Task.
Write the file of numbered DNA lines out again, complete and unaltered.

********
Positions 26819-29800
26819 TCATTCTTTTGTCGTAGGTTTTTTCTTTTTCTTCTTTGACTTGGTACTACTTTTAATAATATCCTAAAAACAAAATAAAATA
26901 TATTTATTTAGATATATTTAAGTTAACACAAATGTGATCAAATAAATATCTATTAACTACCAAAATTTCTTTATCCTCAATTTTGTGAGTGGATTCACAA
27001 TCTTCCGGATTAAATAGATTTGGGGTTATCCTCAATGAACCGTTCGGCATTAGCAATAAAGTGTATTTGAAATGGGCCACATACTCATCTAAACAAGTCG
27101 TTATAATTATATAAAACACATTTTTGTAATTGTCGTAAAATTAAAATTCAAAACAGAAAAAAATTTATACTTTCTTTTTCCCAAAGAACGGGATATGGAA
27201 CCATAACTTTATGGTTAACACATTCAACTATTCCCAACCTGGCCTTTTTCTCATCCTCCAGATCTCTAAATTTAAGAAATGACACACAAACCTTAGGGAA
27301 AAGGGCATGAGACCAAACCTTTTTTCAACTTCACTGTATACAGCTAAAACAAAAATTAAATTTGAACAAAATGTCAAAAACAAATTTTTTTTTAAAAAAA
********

Positions 26819-29800
26819 TCATTCTTTTGTCGTAGGTTTTTTCTTTTTCTTCTTTGACTTGGTACTACTTTTAATAATATCCTAAAAACAAAATAAAATA
26901 TATTTATTTAGATATATTTAAGTTAACACAAATGTGATCAAATAAATATCTATTAACTACCAAAATTTCTTTATCCTCAATTTTGTGAGTGGATTCACAA
27001 TCTTCCGGATTAAATAGATTTGGGGTTATCCTCAATGAACCGTTCGGCATTAGCAATAAAGTGTATTTGAAATGGGCCACATACTCATCTAAACAAGTCG
27101 TTATAATTATATAAAACACATTTTTGTAATTGTCGTAAAATTAAAATTCAAAACAGAAAAAAATTTATACTTTCTTTTTCCCAAAGAACGGGATATGGAA
27201 CCATAACTTTATGGTTAACACATTCAACTATTCCCAACCTGGCCTTTTTCTCATCCTCCAGATCTCTAAATTTAAGAAATGACACACAAACCTTAGGGAA
27301 AAGGGCATGAGACCAAACCTTTTTTCAACTTCACTGTATACAGCTAAAACAAAAATTAAATTTGAACAAAATGTCAAAAACAAATTTTTTTTTAAAAAAA